Beaten Not Boiled
Destination: Patmos, Greece
Mode of Transport: Grilled Octopus
They must have swam the Aegean Sea like gods when they were young. These days, in at the very least the autumn of their lives, the two of them sat on large gray rocks that lined the ocean beachfront instead of being in the water.
One had a pipe in his mouth, the other a cigarette. I couldn’t make out their names, as they laughed and jabbed at each other. The taller one, had a good belly on him, and at first impression, looked like he was just a typical elder fisherman just hanging around; but upon further review, that belly must have been backed up by some “good living”.
Wearing Boat Shoes that read Prada.
His tan was just right, and though he only donned a plain white tee shirt with weathered blue shorts, the tongue on his boat shoes had that little red stripe that read PRADA. With those kind of boat shoes, this man didn’t need to fish for his own meals.
The other man, who looked a bit older, and significantly shorter, had the more athletic build of the two. His skin and brown shorts were equally weathered and he looked every bit an island man, as he kept his shirt and shoes off the whole time. He looked to be more believable as a person having made his living off the sea, with his beard matching the color of the ash that was ready to fall off his cigarette.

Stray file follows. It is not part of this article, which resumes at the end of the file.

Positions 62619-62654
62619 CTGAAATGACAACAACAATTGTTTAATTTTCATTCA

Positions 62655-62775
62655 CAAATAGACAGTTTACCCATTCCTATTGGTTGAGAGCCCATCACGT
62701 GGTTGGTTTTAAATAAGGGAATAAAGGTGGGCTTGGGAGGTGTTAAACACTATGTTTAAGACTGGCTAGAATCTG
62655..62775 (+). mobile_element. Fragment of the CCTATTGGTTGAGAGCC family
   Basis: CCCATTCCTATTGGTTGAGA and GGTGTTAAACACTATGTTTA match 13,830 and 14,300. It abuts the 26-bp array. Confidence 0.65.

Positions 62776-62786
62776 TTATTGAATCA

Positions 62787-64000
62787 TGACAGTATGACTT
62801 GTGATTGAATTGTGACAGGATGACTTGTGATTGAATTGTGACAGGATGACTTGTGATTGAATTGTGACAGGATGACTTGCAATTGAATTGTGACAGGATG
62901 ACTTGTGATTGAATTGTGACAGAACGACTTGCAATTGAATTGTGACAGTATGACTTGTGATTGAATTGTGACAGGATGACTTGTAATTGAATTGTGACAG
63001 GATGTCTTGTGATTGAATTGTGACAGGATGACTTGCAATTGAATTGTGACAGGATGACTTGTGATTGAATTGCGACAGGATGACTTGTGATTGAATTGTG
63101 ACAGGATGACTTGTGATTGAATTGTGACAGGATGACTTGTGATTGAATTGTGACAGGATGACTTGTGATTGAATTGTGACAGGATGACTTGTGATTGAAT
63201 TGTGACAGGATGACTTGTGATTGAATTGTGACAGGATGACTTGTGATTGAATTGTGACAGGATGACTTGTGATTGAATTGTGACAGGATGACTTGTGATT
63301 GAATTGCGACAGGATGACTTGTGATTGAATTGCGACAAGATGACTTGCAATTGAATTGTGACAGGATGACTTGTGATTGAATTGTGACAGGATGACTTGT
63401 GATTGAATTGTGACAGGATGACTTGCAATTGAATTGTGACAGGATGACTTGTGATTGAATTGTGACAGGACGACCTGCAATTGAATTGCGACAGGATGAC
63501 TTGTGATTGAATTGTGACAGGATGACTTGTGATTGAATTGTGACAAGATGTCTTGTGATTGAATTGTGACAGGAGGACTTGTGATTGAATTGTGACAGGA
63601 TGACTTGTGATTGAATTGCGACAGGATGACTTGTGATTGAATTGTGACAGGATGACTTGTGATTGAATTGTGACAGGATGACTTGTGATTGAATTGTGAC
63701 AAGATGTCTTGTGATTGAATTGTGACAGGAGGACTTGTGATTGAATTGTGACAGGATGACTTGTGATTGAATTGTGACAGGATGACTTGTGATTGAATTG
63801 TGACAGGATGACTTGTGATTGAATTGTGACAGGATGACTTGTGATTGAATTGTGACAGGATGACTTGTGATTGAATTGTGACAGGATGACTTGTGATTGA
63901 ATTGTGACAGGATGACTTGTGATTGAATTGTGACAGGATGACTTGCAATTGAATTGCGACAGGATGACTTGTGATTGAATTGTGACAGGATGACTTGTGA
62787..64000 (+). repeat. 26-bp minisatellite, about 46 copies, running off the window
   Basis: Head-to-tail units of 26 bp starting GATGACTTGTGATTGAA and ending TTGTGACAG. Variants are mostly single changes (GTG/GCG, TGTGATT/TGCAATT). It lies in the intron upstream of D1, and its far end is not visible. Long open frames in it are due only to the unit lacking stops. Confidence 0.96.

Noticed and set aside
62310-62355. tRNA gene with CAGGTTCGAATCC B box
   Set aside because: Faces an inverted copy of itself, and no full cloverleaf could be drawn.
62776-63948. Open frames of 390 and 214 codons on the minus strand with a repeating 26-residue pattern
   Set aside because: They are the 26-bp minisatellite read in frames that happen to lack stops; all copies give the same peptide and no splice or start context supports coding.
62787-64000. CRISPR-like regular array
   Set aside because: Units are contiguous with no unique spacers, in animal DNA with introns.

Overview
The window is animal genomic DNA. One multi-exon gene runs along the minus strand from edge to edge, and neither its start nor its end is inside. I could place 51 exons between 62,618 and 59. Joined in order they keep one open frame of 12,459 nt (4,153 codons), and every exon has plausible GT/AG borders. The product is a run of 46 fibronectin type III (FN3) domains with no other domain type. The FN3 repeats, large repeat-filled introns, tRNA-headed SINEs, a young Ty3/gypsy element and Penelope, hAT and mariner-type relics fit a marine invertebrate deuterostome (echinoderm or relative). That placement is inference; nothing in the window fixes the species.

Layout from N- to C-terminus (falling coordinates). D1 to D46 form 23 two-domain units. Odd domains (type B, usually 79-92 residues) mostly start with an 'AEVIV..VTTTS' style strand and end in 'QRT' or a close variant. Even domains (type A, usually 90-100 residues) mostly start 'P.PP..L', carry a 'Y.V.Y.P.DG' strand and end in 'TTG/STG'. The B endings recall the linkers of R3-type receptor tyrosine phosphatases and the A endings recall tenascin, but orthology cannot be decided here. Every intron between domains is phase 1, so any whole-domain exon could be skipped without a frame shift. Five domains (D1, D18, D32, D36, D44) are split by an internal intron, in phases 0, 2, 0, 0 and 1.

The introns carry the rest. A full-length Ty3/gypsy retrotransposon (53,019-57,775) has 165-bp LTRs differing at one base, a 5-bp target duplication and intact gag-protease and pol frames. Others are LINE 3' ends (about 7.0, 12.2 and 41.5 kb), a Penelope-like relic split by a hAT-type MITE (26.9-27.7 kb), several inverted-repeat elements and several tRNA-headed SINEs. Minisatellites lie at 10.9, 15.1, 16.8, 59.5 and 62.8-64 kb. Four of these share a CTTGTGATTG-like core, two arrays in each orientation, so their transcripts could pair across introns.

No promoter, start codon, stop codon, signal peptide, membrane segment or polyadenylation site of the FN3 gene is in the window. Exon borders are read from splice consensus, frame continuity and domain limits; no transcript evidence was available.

Most of their laughter stemmed from their criticism of the two younger men that were a few yards away from them, wading in the shallow part of the water, taking instructions from them as to how to beat the octopus on the rocks correctly.
In the Greek Islands, in this case Patmos, they are known for their grilled octopus. But before they can be grilled and seasoned with olive oil, lemon, parsley and salt; they must be tenderized first.
[Tweet “In the Greek Islands, in this case Patmos, they are known for their grilled octopus”]
In the islands, the tenderizing method doesn’t start with boiling, but with a tedious beating of the caught octopus on the large rocks. It’s an absolute art, and takes a lot of muscle and time. This is what the two young men were learning from the two experienced gents, under the hot summer sun.
It was reaching noon. I already had my morning swim, so I decided to sit under an awning outside of a taverna facing the sea. I ordered a starter of taramosalata, which is a tangy, fish roe dip.
[Tweet “It was reaching noon. I already had my morning swim, so I decided to sit under an awning outside of a taverna facing the sea.”]
The consistency of the dip itself is creamy, and is arrived by taking the roe (usually from carp) and adding it into a mixture consisting generally of milk, bread, lemon juice, olive oil and parsley. I spread my bread heavily with it, as I liked a good dosage of roe.
It was perfect with my dry white wine. I chuckled to myself as I continued to watch the play unfold between the four men and the octopus. The old men, without taking a breath from constant chuckling, were working the young men hard as they took turns pounding the tentacles on the rocks until their arms felt as rubbery as the octopus itself.